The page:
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Daredevil skunk lacked gratitude

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By Vince Luecke

Deft driving skills and a bit of luck saved the life of a  skunk Thursday morning. Unfortunately, the critter, either a daredevil or in need of glasses, didn't return the favor.

I was en route to work and was just out of New Boston when the skunk, jet black with just a narrow white band on its flank, began its waddling journey across Indiana 545. With no vehicles behind me, I hit the brakes. The skunk slowed, then stopped. I couldn't stop completely in time and the skunk, which finally saw me, froze in likely panic. Over the skunk I went. I grimaced behind the wheel, expecting to feel a thud. Nothing. I glanced up. The skunk, surprised, perhaps, at being alive, flipped its tail a time or two and resumed its journey.

I breathed a sigh of relief. I don't like crushing wild animals. But more importantly, I didn't want the skunk smelling up my car since I've been told that skunks, in their last dying gasp, release their aromatic arsenal.

I thought it was clean sailing, until the stoplight in Troy. I sniffed. Skunk smell. I rolled down my window and a wave of rank skunk aroma hit me. The skunk, scared by the close call, had got me after all, apparently sprinkling my undercarriage. I groaned and rolled up my window, turning up the air conditioning.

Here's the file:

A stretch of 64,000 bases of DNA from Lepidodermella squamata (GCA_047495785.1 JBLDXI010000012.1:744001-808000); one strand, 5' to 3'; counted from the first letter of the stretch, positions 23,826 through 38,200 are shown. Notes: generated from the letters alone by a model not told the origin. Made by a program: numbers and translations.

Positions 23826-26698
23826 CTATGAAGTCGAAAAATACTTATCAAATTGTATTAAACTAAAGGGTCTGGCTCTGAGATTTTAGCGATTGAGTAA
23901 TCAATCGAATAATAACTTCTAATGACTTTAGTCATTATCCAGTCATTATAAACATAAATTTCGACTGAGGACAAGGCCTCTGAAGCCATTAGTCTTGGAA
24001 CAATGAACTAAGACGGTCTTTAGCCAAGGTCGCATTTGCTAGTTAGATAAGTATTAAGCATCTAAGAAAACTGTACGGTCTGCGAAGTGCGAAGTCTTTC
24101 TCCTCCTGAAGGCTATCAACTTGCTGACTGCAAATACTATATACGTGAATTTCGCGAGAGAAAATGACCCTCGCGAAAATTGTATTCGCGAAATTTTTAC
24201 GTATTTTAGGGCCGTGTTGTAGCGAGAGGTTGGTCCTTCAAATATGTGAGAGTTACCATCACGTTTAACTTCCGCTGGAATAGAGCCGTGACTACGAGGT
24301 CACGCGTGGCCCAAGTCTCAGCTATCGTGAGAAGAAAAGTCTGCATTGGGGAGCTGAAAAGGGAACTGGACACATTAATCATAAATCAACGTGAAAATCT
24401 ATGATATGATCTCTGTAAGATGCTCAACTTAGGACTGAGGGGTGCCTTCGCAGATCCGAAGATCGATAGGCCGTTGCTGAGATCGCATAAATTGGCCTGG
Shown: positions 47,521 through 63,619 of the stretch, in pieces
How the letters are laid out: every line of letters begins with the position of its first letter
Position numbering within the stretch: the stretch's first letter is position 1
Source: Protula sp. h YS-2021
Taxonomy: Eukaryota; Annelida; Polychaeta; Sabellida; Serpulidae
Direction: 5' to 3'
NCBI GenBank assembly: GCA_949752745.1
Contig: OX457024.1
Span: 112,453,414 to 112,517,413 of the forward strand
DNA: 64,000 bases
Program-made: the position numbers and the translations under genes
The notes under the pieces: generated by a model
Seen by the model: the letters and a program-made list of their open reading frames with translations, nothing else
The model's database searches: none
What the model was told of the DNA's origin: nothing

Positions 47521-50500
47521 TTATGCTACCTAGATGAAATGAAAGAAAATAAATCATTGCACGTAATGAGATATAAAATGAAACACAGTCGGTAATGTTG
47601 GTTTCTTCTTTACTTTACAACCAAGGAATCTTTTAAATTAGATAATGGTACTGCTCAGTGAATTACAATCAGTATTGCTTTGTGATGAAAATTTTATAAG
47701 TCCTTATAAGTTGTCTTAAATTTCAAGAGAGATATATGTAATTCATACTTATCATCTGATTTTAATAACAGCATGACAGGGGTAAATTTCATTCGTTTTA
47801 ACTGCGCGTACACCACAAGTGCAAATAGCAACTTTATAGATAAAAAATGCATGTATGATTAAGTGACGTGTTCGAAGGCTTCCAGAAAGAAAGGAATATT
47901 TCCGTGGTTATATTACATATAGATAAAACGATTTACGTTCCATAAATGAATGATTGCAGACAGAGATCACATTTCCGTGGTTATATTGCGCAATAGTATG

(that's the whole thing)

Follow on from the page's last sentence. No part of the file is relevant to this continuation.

I had a meeting that morning at Branchville Correctional Facility but took the time to make what was for me a rare stop at a car wash. The $5 investment in suds and water may have helped a little, but not much.  My car smelled of skunk all day.

It wasn't horrible, but definitely noticeable. It was as if I'd hung one of those small deodorizers from my rear-view mirror. Instead of scenting my car with pine-tree aroma, vanilla or cinnamin, it delivered skunk odor. As of Friday morning, the smell was still there, though not as strong.

The skunk was the second battle with nature I've lost this summer. For the past couple of weeks, I've been fighting a spider who's determined to build a web across a walk-through door opening in my garage. When I arrive home at night, I close the garage door and exit the building through the side door, running through the sticky web. I can't see it but it's there.

On some especially productive days, the spider has woven a web large enough to stretch across my face and chest, covering my glasses. I can't see the spider at night and it's never there in the morning when I leave home.

The spider must have either moved on or wised up because the web-making had stopped as of midweek.

Thursday evening was one of those times when I wished I had a large camera with a super-fast shutter as a red-tailed hawk swooped down and caught a small rabbit in the grassy area north of my house.

I was outside, talking on my cell phone and glanced up to see the bird swoop over the house and dive into the knee-high grass. I figured it had killed something and began walking in that direction. I got within 20 feet when the hawk took back to the sky, a small rabbit in its talons.

I wished the bird had a taste for skunk.